William Talman denied that Hamilton Burger always lost. He said that Perry Mason prevented him from wrongfully convicting people, and that was winning. It’s an extremely healthy attitude to have, one that frankly more real-life prosecutors should have. Sure, okay, we only ever see him go up against Perry, so we only ever see him trying to convict innocent people, but Perry himself makes quite clear that Hamilton Burger is a good DA who just happens to have been wrong on well over two hundred episodes.
It’s a close race for the fourth-best known character on Perry Mason, between Hamilton Burger and Arthur Tragg. Honestly, though, I think Burger wins. I’m not sure everyone realizes that it was the same cop most epiosdes (until Ray Collins became too sick with emphysema to continue), and I’m more sure that most people don’t realize that it wasn’t the same prosecutor on every episode. And that leaves out a handful of times where Perry was defending someone in military court or in another county or something. I think I learned a year or two ago about the time Talman was fired from the show.
By the sound of it, there might have been an orgy going on. Certainly he was at a party that was busted by the cops on suspicion of marijuana use; there was no evidence of that, but apparently the people there were “naked or partially naked.” No one’s saying for sure how clothed, or not, Talman was; he said he wasn’t involved in what was happening. But he was arrested, and he was fired on a morals clause, and when he was acquitted—without even Perry as his lawyer—the headline in The Windsor Star was “Finally! Victory for Berger!”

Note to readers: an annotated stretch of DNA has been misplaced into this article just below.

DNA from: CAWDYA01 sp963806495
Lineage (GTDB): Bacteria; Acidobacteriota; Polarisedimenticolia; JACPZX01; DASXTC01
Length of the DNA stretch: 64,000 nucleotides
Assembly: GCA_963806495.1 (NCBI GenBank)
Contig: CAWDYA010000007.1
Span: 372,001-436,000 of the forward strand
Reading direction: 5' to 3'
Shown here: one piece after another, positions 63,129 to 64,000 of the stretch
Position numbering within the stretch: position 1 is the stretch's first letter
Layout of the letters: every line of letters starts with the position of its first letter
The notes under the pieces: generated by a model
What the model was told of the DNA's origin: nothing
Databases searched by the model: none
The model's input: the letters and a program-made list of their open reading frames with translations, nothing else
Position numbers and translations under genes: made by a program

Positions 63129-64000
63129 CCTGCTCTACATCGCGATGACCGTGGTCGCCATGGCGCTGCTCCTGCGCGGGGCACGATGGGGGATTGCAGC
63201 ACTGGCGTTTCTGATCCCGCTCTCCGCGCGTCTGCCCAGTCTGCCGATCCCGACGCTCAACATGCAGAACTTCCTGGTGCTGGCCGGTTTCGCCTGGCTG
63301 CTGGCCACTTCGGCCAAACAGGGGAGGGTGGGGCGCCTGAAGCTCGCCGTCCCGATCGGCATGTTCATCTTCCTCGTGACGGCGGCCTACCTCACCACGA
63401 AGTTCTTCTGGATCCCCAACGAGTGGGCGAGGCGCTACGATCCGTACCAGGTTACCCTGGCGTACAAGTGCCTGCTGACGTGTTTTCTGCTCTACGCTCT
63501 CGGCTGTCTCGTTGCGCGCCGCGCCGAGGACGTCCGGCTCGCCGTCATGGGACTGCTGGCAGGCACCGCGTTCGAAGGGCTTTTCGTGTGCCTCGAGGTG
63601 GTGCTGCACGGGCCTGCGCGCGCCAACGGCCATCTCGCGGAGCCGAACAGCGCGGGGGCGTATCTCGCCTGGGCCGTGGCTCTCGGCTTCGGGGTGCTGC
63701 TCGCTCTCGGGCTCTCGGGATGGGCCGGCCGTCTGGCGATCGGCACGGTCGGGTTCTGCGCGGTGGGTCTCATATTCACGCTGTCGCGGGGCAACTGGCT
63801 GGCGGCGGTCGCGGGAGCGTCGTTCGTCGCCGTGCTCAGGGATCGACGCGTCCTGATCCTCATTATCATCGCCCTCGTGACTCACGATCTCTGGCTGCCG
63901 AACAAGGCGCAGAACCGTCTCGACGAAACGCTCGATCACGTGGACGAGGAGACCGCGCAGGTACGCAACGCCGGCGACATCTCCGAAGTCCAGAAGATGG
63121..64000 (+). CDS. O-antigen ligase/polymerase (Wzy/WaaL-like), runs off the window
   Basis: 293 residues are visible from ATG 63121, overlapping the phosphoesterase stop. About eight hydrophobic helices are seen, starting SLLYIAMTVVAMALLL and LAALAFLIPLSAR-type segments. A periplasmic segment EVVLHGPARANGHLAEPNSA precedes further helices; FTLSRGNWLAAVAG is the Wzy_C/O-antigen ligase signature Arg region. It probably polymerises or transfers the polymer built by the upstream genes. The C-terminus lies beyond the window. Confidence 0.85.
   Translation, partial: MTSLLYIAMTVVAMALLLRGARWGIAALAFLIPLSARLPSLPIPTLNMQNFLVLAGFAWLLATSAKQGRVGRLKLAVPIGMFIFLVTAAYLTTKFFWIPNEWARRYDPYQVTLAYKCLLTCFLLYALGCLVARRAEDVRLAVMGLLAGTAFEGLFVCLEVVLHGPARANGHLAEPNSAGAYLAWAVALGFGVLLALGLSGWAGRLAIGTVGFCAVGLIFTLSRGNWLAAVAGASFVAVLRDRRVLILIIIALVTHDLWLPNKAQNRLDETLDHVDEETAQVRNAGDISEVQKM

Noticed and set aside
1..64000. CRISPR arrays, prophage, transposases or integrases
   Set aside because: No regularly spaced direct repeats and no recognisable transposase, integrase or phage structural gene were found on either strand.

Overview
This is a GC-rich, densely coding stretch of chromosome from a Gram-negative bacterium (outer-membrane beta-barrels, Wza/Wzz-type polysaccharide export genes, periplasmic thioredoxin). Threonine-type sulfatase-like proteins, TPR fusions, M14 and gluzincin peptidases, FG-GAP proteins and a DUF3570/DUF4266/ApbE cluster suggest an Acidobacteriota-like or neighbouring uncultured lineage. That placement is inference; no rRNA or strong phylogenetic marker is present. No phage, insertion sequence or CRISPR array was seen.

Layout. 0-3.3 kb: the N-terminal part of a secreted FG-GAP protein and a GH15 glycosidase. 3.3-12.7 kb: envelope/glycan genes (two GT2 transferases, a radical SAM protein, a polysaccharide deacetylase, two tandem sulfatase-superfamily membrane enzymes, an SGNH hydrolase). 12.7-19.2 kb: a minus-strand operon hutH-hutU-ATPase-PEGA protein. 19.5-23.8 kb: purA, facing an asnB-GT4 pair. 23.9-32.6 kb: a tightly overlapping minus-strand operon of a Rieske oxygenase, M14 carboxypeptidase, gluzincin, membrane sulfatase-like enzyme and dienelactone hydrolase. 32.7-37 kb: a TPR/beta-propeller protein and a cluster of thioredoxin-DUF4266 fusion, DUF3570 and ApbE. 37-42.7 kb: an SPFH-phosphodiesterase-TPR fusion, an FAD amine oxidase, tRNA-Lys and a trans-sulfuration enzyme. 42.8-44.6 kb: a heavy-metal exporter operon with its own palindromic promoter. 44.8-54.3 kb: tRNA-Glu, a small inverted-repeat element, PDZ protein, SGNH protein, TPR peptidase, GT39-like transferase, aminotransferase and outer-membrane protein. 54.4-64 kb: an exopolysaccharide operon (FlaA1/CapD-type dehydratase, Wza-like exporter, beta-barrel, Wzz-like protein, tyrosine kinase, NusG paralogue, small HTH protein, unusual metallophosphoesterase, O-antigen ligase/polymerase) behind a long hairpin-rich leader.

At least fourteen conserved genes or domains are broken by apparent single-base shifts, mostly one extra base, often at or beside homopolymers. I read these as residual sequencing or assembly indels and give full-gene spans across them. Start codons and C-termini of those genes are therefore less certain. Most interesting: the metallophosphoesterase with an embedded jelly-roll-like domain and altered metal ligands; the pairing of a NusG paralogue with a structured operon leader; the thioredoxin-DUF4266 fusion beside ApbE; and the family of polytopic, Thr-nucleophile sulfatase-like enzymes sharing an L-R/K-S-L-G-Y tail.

In fact, he was so popular that despite his personal life, there was a letter-writing campaign from the fans to have him reinstated. A successful one, in fact, as producer Gail Patrick Simon was able to get him back, in part because they were personal friends. But while various others filled in for the character, it’s hard to picture Perry without Burger. I’d have to look it up to be sure, but I think most of the “and the trial is military” and so forth episodes are from that stretch of time. And none of the other prosecutors from those days ever had the pleasant rapport that Perry and Burger so often did.
And, okay, let’s say you’re not into Perry Mason; he was cast in the role because of his chilling performance in The Hitch-Hiker. Apparently, someone saw him stopped at a light in Hollywood. The person asked if he was the Hitch-Hiker. He said yes. The guy got in his car, punched him, and climbed out again. Talman said he may never have won an Oscar, but that was definitely a tribute to his acting. And then one of the last things he did was record one of the first anti-smoking commercials intended to be played after the actor’s death of smoking-related causes.